Can an Android phone affect your sleep?
Blue Light interrupts our Circadian Rhythm, which is the sleep-wake cycle.
Your circadian rhythm is the sleep-wake cycle that’s regulated by light. If you’ve ever heard someone mention the phrase “circadian rhythm,” they were referring to this. Melatonin is the hormone that regulates your circadian rhythm, and it’s triggered in part by darkness. Blue light is a specific wavelength of light and it can be particularly disruptive to our sleep cycles especially at night because it suppresses melatonin production.
So what does blue light have to do with your phone? Well, LED screens emit blue light and if you’re scrolling through Facebook before bedtime, you might just be messing up your Circadian Rhythm.
This light is also released by electronic devices such as cell phones.
While the science behind blue light’s effect on sleep is not definitive, it may be beneficial to reduce exposure to blue light in the evening and before sleeping. This light can affect our circadian rhythm—our bodies’ natural wake-sleep cycle that is regulated by how much exposure we get to sunlight throughout the day.
Because blue light can pass through the retinas and get into the brain, it’s possible that it may cause cognitive fatigue and become a source of insomnia. While more research needs to be done in this area, we do know that overexposure to blue light can decrease melatonin production; melatonin is a hormone that helps us fall asleep.
This light can actually enter the brain by passing through your retinas.
As you may have experienced, the blue light can affect your sleep by disrupting your natural circadian rhythm as well as increasing alertness. Blue light can also be called high energy visible (HEV) light. HEV light is produced naturally by the sun and has a shorter wavelength than other colors of light. While there is nothing inherently wrong with blue light, it does have these two negative effects on our bodies that are important to note and understand why we should avoid exposure at night-time.
The first effect occurs because blue light can actually enter the brain by passing through your retinas, which triggers the neuroendocrine system to release hormones like cortisol and adrenaline that keep you awake. The second effect happens when these same hormones suppress melatonin production. Melatonin is a hormone in our body that helps regulate sleep patterns and your body’s overall circadian rhythm or internal clock.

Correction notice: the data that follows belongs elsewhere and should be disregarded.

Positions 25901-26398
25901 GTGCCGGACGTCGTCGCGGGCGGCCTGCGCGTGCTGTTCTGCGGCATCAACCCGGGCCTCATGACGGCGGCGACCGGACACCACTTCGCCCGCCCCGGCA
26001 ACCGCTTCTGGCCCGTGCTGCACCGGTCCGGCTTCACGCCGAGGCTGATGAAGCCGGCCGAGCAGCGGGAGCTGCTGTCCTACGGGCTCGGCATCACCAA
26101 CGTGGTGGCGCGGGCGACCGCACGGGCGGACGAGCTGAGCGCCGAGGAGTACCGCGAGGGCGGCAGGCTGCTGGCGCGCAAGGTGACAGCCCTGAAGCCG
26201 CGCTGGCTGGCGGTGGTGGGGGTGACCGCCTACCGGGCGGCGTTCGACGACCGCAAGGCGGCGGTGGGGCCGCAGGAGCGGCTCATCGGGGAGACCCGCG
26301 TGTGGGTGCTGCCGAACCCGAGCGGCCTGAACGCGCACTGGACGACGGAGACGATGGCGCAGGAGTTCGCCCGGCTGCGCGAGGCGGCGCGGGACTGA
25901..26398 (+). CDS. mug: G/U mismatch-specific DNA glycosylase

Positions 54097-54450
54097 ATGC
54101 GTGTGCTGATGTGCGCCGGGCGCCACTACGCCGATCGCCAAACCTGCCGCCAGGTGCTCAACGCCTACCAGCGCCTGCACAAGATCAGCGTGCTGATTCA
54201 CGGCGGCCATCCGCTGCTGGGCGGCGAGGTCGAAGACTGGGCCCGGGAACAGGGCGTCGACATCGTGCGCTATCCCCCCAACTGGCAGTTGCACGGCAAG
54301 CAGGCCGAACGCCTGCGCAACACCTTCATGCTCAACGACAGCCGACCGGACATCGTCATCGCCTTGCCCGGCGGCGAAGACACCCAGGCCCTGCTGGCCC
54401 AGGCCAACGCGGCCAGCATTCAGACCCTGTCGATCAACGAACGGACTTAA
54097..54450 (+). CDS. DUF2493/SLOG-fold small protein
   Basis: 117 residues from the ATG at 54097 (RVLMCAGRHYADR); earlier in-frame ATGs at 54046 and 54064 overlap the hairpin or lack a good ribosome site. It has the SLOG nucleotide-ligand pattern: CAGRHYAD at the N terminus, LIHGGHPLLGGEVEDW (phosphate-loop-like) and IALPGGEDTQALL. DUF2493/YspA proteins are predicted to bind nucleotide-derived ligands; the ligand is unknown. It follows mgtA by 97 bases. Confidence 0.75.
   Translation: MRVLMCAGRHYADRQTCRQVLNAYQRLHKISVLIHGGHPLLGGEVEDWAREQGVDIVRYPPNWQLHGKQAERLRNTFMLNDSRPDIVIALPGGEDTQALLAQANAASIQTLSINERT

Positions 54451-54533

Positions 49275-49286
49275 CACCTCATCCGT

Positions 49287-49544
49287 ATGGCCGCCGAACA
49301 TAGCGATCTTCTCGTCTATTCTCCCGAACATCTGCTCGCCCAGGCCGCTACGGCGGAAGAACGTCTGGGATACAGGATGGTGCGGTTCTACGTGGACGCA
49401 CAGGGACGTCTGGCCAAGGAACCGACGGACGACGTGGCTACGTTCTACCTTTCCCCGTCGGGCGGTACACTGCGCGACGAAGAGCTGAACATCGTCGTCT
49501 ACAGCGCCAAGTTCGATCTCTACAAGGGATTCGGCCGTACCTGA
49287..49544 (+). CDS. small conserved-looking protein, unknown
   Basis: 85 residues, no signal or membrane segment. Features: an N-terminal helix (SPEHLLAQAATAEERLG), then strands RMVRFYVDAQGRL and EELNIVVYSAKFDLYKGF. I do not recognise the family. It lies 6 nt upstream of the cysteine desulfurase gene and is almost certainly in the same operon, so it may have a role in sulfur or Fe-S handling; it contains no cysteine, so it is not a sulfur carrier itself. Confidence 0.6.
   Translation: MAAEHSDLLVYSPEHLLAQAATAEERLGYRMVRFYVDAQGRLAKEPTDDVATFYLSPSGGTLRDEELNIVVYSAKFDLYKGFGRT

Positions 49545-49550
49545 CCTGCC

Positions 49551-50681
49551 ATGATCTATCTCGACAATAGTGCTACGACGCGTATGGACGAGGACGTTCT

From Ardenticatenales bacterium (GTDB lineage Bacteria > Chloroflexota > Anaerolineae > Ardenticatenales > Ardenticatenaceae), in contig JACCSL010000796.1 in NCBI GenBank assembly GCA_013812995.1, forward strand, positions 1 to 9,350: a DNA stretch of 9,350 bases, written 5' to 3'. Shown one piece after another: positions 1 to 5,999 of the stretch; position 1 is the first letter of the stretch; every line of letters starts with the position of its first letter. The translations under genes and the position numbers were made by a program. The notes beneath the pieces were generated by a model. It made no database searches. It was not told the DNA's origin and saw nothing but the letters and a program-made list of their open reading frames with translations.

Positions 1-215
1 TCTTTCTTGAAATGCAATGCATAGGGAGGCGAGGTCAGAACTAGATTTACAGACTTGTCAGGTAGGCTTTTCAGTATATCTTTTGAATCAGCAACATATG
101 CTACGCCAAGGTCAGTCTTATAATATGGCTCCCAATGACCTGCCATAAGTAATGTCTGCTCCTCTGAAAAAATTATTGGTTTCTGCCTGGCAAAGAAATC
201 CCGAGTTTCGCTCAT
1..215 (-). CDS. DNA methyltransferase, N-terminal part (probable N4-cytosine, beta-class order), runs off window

This can cause cognitive fatigue as well as a decrease in melatonin production.
The light from your smartphone, tablet, or laptop can affect the production of a sleep hormone called melatonin. This can cause cognitive fatigue as well as a decrease in melatonin production.
Melatonin is a hormone that regulates circadian rhythm and helps you sleep. It’s produced in the pineal gland, located in the brain. The pineal gland produces high levels of melatonin at night when it’s dark — helping to induce sleep. In the morning, when it’s light out, production declines and you wake up.
Low melatonin levels can cause poor sleep and insomnia. Poor or insufficient sleep can lead to several physical and mental health conditions like:
- heart disease
- impaired immune function
Melatonin is a hormone that helps to regulate sleep.
The production of melatonin is triggered by darkness, and suppressed by light; this is called a circadian rhythm (from Latin words that mean “about a day”). Your brain naturally releases more melatonin as the day goes on and you get closer to bedtime. Melatonin levels will stay high for the majority of the night, then drop in the early morning as light increases.
It’s easy to see why blue light can mess with your sleep schedule when you look at its impact on melatonin. The blue wavelengths emitted by smartphones, tablets, and computer screens are short, meaning they carry more energy than longer wavelengths — like red or orange ones. These short wavelengths also happen to affect our bodies similarly to sunlight; thus, we find ourselves alert and awake during daylight hours when we should be going about our days.
In addition to affecting your natural sleep-wake cycle, exposure to blue light at night may increase your risk for certain cancers, diabetes, heart disease, and obesity. It may also accelerate skin aging.
Long story short, your android phone (or other smart phone) can affect your sleep
The world has never been crazier, and we’re only getting started. Some health experts are worried that the constant barrage of bright light emitted by our smartphones may actually be affecting our sleep.
The fact of the matter is, there’s no way to know if your phone is affecting your sleep without talking to a professional, but scientists are sure that it can.
Research points to various negative effects of smartphone use on sleep patterns.
Studies show that keeping phones close at night disturbs melatonin production in humans; a hormone that helps regulate the body’s internal clock, which helps us get more restful sleep at night. Melatonin can also reduce eye pressure, which would likely leave you feeling tired and sick. All of this lowers cognitive performance and cognitive fatigue during waking hours, which may have an effect on your ability to concentrate properly throughout the day and make difficult decisions later in life (like quitting smoking or developing alcohol dependency).